Alicia Timme-Laragy, Ph.D., Karilyn Sant, Ph.D.
University of Massachusetts, Amherst, San Diego State University
R01ES025748, R01ES028201, F32ES028085, K01ES031640
Exposure to perfluorooctanesulfonic acid (PFOS) early in development can alter metabolic programming and pancreas development in zebrafish, according to a new NIEHS-funded study. The changes persisted in juvenile fish, suggesting PFOS as a contaminant of interest in the developmental origins of diabetes and obesity, according to the authors.
Researchers exposed zebrafish embryos to PFOS from either 1-5 days post fertilization (dpf) or 1-15 dpf. They evaluated fish at different time points up to 30 dpf, or juvenile stage. The researchers looked at concentrations of lipids, triglycerides, protein, cholesterol, and glucose, as well as at pancreatic islet cell shape, body fat, and fish behavior. They also measured the expression of different forms of the peroxisome proliferator-activated receptor (PPAR), a pathway involved in nutrient metabolism and storage.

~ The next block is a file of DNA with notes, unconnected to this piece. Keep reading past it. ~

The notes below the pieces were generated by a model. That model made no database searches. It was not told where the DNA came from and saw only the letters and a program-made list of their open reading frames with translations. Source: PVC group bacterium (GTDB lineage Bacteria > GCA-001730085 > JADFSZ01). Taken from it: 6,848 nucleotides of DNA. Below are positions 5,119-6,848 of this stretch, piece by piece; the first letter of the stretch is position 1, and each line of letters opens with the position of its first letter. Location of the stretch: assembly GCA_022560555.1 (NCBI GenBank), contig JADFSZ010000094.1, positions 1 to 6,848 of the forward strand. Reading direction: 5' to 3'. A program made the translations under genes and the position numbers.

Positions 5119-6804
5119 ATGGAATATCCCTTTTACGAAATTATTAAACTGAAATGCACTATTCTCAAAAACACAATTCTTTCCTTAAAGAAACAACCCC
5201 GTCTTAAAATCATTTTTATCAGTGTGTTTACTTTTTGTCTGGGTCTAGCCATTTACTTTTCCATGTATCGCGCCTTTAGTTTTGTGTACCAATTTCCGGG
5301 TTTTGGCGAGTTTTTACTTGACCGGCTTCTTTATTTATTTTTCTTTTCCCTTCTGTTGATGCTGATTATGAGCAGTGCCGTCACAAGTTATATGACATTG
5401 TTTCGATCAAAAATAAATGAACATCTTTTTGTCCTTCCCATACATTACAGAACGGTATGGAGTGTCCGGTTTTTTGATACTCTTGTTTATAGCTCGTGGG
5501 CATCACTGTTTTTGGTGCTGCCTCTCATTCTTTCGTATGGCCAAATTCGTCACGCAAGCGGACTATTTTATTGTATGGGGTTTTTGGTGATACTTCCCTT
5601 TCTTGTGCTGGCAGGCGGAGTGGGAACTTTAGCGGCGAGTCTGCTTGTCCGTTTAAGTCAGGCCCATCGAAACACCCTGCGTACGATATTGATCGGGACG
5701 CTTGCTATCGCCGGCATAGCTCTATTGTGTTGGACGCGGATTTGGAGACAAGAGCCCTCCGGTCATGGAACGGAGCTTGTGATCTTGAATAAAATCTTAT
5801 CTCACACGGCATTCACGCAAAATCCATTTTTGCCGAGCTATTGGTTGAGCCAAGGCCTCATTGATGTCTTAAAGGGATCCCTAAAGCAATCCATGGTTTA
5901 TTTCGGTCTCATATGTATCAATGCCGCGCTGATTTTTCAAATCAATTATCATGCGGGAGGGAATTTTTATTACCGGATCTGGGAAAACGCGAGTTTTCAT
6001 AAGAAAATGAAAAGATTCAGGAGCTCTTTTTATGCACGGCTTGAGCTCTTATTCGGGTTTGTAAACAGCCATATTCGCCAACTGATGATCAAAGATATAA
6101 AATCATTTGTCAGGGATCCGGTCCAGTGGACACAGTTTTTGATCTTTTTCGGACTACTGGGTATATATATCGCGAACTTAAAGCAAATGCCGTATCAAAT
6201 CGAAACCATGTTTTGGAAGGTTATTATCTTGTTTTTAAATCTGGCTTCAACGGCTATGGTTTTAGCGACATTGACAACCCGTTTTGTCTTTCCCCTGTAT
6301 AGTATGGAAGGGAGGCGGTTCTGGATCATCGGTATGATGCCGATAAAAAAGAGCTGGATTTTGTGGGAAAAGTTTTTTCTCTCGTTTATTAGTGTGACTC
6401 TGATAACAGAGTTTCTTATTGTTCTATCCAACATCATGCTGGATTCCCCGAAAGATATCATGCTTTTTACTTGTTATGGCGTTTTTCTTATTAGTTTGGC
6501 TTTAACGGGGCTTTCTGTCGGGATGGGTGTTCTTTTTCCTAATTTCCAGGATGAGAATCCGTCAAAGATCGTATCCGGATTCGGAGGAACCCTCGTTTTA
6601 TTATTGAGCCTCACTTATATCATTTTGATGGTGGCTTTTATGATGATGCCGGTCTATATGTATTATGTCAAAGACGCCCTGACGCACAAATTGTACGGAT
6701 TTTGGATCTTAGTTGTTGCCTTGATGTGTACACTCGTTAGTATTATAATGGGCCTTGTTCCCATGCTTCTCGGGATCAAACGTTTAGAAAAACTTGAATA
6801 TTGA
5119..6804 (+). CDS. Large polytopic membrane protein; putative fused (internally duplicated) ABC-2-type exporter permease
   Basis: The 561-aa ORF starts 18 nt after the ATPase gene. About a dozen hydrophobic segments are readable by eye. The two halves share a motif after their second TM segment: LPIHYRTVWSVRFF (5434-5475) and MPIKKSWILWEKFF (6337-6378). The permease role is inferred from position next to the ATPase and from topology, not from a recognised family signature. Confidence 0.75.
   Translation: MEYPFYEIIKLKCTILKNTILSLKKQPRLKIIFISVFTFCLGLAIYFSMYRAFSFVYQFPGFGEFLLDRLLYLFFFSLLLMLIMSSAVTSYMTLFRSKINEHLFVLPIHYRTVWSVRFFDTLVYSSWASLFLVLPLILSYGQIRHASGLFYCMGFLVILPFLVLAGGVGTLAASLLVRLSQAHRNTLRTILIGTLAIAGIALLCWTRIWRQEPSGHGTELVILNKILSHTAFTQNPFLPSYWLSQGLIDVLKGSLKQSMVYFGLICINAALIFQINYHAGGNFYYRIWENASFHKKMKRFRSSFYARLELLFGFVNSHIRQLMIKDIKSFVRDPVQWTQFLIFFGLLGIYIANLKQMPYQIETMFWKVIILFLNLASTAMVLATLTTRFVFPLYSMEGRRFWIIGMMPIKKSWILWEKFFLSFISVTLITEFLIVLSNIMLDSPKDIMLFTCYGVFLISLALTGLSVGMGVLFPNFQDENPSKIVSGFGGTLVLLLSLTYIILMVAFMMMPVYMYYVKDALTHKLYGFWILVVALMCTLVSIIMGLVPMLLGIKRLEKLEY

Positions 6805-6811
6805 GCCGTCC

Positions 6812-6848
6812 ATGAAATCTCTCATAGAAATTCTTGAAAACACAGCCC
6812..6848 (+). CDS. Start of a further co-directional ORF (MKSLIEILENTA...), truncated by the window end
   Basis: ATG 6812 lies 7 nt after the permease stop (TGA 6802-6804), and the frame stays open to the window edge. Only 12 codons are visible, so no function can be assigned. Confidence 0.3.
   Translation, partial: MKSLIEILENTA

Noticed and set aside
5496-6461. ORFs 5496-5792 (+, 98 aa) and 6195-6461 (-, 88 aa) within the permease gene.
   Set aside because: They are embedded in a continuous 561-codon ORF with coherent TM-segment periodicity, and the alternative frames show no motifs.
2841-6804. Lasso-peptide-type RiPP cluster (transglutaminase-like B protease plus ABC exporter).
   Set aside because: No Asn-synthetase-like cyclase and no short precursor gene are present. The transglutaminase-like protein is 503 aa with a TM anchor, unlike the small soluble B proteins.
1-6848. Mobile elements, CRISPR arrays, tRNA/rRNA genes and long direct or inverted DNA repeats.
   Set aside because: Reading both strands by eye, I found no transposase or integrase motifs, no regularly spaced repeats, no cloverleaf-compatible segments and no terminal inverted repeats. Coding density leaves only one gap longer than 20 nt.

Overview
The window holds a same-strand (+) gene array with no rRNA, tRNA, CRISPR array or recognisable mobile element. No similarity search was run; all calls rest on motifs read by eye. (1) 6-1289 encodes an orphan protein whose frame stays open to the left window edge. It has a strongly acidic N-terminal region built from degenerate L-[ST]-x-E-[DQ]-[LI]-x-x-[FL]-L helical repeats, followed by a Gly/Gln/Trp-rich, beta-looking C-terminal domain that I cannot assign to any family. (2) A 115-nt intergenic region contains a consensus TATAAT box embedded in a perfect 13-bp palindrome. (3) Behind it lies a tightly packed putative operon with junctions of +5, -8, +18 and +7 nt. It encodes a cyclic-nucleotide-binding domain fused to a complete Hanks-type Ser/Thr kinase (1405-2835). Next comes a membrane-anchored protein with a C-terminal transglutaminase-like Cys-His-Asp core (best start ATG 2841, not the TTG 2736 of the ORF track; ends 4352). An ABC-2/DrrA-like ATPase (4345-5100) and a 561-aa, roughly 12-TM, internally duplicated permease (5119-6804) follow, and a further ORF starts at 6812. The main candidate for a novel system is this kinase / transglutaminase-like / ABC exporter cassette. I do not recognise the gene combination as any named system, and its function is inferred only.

Comparing exposed with nonexposed fish, the team did not observe any differences in levels of protein, cholesterol, triglycerides, or glucose. However, in exposed fish they found higher concentrations of certain saturated fatty acids and lower PPAR gene expression. The team reported more abnormal pancreatic islet cells and increased body fat in both 15 dpf and juvenile PFOS-exposed fish compared with unexposed fish. The researchers did not observe any difference in behavior.
According to the authors, these data suggest that PFOS exposures early in development can disrupt metabolic programming and result in changes that persist later in life.
Citation: Sant KE, Annunziato K, Conlin S, Teicher G, Chen P, Venezia O, Downes GB, Park Y, Timme-Laragy AR. 2021. Developmental exposures to perfluorooctanesulfonic acid (PFOS) impact embryonic nutrition, pancreatic morphology, and adiposity in the zebrafish, Danio rerio. Environ Pollut 275:116644.